Energy minister keen on reducing transmission charges for island renewables
The UK government is looking to speed up moves to cut the high electricity transmission charges faced by renewable energy generators in the Scottish islands, like Viking Energy.
Chris Huhne said he had instructed the department of energy and climate change to look closely at whether there is a case for adjusting the Energy Act 2004. Action now would put the government in a position to act quickly to change the law if a cut in charges is agreed by the electricity regulator Ofgem from its current review of the UK’s charging system.
The outcome of Ofgem’s Project TransmiT review is eagerly awaited by Viking Energy and it expects to hear its findings by late summer. The cost of sending power to market from the Highlands and Islands has already put some renewables developers off and a significant lowering of costs could have a major impact on the profitability of the Viking windfarm and other potential developments in Shetland, such as the Aegir wave farm.
There has been considerable pressure on Ofgem and the UK government to stop penalising the very places which can deliver the most renewable energy, including from the Scottish government. Currently producers have to pay “locational” transmission charges based on the distance between where power is generated and used.
Generators in the north of Scotland face the highest charges in the UK of around £21.58 per kiloWatt hour whereas in London a power provider gets a subsidy of £6.9 per kWh, according to government figures.
Speaking this week to the Scottish Renewables conference in Glasgow via an erratic videolink, Mr Huhne amplified the UK government’s commitment to renewables as a foundation of Britain’s energy system.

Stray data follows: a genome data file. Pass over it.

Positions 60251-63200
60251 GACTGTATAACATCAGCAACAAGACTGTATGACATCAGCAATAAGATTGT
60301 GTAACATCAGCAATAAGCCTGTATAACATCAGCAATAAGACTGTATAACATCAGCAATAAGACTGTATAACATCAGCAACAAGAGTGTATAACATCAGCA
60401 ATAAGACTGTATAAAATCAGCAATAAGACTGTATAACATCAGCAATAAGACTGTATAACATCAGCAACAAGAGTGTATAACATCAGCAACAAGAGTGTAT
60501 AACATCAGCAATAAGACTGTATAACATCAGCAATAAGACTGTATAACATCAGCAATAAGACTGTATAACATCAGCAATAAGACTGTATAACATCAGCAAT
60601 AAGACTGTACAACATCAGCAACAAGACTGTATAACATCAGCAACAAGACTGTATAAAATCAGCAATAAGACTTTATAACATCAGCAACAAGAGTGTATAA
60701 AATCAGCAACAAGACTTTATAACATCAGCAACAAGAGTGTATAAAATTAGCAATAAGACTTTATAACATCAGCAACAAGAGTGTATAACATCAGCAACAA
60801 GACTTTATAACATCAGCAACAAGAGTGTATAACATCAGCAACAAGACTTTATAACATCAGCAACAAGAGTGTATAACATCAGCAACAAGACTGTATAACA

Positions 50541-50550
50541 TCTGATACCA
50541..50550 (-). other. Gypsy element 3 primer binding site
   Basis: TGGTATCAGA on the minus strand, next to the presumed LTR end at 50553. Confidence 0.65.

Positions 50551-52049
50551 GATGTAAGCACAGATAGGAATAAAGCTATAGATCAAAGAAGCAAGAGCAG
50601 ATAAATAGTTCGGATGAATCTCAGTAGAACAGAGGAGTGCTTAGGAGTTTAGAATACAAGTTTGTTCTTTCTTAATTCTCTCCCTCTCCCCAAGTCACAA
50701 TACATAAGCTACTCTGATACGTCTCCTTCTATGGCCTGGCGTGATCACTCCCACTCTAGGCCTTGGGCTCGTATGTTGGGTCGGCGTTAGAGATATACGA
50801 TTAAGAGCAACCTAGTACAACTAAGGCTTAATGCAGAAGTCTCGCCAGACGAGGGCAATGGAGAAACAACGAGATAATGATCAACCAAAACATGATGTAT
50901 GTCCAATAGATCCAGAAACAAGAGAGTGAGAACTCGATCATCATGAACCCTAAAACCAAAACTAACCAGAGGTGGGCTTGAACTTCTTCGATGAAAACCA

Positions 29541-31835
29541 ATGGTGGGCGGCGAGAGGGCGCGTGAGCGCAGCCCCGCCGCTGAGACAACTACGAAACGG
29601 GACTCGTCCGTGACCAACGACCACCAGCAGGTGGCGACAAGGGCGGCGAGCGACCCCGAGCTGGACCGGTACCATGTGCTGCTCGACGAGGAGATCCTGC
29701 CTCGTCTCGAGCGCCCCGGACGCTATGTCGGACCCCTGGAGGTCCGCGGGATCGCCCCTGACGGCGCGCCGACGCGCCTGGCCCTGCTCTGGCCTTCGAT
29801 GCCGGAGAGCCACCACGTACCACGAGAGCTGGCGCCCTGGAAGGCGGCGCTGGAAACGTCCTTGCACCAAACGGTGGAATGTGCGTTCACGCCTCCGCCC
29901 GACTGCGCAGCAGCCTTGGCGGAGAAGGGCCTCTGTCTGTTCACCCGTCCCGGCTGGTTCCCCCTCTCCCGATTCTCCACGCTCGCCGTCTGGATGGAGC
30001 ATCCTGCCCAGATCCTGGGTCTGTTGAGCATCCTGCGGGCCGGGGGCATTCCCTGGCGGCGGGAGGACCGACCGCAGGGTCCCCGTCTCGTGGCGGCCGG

The minister said the UK had to go from being “the dunce in the class” as 25th out of the 27 EU member states for the amount of renewable energy generation to become Europe’s fastest improving pupil via a five-fold increase in the deployment of renewables. The UK target is to have 20 per cent of its energy from renewables by 2020 whereas the Scottish target is 80 per cent of electricity by 2020.
Mr Huhne told delegates: “Government must break through the barriers that are stopping new schemes being built; overcoming the financial, planning and delivery hurdles that can hold up progress on renewables.
“If our renewable industry is to flourish, we need to get the infrastructure right, making it easier for renewable projects to plug in to the grid.
“We have to make sure that the right transmission charging regime is in place to meet the challenges of renewable generation throughout Scotland. I know developers have real concerns about the current level of forecast transmission charges – particularly in the Scottish Islands, where major projects are on hold.
“I also know Ofgem recognise these concerns and like you I await their review of the transmission charging arrangements through Project TransmiT. The key thing is to deliver a simple, fair and predictable charging regime that recognises our new energy landscape. Our purpose is not to build plant near consumers, but to wire up plant wherever the wind blows and the tides run.
“I’m not going to prejudge Ofgem’s review. But I have asked my officials to look closely at whether there’s a case for adjusting transmission charges for renewable generation on the Scottish Islands under section 185 of the Energy Act 2004 – so we can act quickly if we need to.”
Viking project manager Aaron Priest, who attended the conference, said the minister’s speech was “very welcome and upbeat”. “It’s good to get a specific mention of the initiative on islands that has already been under way for some time. We are participating fully in that process of re-examining charge-capping powers.”
Isles MP Alistair Carmichael said: “The renewable energy sector in the Northern Isles has enormous potential but it has been clear for some time that the current transmission charging regime has put many companies off from investing in the industry.
“As the secretary of state made clear during his most recent visit to the Northern Isles, he is well aware of the difficulties that the high charges have caused locally.
“I have long been of the view that what we need to see is a straightforward, fair and predictable charging regime that will facilitate development, not block innovation. The announcement that officials are now assessing formally the case for a cut in charges for the Scottish Islands is good news indeed.”